A good page layout is also a work of science and not art. While you’ll want to make sure that the layout looks good, the placement of objects again comes to down psychology. The layout of your web design can affect a user’s mood. If you want to positively influence your user’s mood, you need a clear, simple, and effective layout for your website.

Each element you incorporate into your web design should be carefully considered. Aside from determining whether it’s relevant and adds value, you also need to think carefully from a usability point of view. A good page design will look to provide a visually pleasing and aesthetic layout, a balance and emphasis on different content (such as text and images), and differentiation on the most important elements using size, position and colour. You should also consider using a range of call-to-actions depending on your different target groups (determined by your buyer personas) and easy navigation to the various content sections on your website.

Placement of content, including call-to-actions, is extremely important. Placing them in a position where a user is not ready to act just yet, or providing them too late, will affect your conversation rates and engagement. People tend to scan pages in a ‘Z’ pattern. To help make your layout clearer and simpler to understand, you should consider placing the most important elements of your content on a page in that position. The most crucial elements should be presented at the top, middle and bottom of your ‘Z’ shape.

Heatmaps and gaze trails

The effectiveness of your layout and placement can be found by using a heat map. A heat map is used to show the elements on a page that are most (and least) interacted with. The ‘hotter’ colours show areas with the most interaction, compared to the cooler colours that show the least interacted areas. You should use heat maps to determine the effectiveness of object placements and to discover if anything is distracting users. You should also bear in mind ‘gaze trails’ when evaluating your page layout and design. Typically, a user will (depending on the layout):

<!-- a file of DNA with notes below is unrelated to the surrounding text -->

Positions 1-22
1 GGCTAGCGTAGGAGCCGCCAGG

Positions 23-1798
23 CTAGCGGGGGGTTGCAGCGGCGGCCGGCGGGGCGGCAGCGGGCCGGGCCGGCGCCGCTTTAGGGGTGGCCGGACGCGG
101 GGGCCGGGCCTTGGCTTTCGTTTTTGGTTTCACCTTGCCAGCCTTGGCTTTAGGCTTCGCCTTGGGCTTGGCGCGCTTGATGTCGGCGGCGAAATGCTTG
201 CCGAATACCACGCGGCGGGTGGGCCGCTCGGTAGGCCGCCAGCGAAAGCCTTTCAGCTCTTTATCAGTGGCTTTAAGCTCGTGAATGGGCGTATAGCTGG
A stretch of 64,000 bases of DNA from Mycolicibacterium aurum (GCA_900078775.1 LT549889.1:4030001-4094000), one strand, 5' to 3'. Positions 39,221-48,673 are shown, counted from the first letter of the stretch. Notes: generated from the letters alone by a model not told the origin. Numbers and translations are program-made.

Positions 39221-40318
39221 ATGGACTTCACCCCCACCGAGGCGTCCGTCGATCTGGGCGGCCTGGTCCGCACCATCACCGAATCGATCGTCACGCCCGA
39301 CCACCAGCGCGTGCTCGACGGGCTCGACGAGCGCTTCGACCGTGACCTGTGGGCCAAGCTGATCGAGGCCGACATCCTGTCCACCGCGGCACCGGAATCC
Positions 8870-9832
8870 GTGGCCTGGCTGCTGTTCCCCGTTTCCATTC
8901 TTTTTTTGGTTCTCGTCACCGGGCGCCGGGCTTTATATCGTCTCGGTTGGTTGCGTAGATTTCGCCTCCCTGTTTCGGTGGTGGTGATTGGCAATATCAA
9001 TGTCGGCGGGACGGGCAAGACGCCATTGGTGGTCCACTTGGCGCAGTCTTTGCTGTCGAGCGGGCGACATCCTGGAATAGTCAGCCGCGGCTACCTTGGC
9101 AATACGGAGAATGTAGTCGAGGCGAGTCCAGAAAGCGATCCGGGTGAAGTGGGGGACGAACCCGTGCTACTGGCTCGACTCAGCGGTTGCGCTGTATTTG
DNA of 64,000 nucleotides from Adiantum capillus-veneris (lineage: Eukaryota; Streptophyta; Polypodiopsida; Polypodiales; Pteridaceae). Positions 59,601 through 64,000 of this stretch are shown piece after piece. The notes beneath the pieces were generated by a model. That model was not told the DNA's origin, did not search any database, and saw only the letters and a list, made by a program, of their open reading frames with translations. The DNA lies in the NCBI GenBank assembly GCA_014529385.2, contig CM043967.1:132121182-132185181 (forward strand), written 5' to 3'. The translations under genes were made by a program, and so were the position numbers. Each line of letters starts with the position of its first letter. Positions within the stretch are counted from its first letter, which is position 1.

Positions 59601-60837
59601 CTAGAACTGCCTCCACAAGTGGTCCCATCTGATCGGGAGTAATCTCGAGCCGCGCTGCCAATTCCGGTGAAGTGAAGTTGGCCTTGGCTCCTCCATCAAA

• Begin looking in the middle
  • Head up to the top left
  • Move over to the top centre
  • Head down the right column or navigation
  • End at the bottom of a page

When examining these elements to designing a clear and simple layout, there’s more than just making sure the site looks visually appealing. While maintaining consistency is fundamental, the layout of your design is down more to the behaviour of users and how they interact. In this regard, web design should be considered more science than art.

Testing and performance analysis

It can be argued that science is based on facts, data and results, which is also true for web design if you want to create a successful website. Testing and conducting performance analysis allows you to see how effective your website is.

Performance analysis (or website analysis) allows you to look at data and analytics to determine what is working well and what is not working so well. If you want to continually improve your website, you should be looking at performance analysis. If you know what your site needs to accomplish, then it makes it easier to determine whether you’re achieving your goals.

Testing your website allows you to see how well your design is working. If you don’t test, you will have no idea about what the strong points of your website are and where the weak points lie. Testing can also help you to determine how the weaker elements can be improved. Testing comes down to science, using data-driven results to find out which elements are the most effective. By conducting tests on your website, you can also strive to continually improve your web design to help make it much more effective at generating a positive user experience. You should never stop testing, and that’s something you don’t do with art.

Web design is never clear cut. A site element in your design that you feel may work well maybe ineffective at generating the engagement and conversions you thought it would provide. The same goes for determining whether web design is art or science. In the end, while websites do need to look visually appealing, ultimately that is only face value. An effective web design will delve deeper into the science to discover the most effective positioning and layout of your design elements to keep your bounce rate low and user experience high.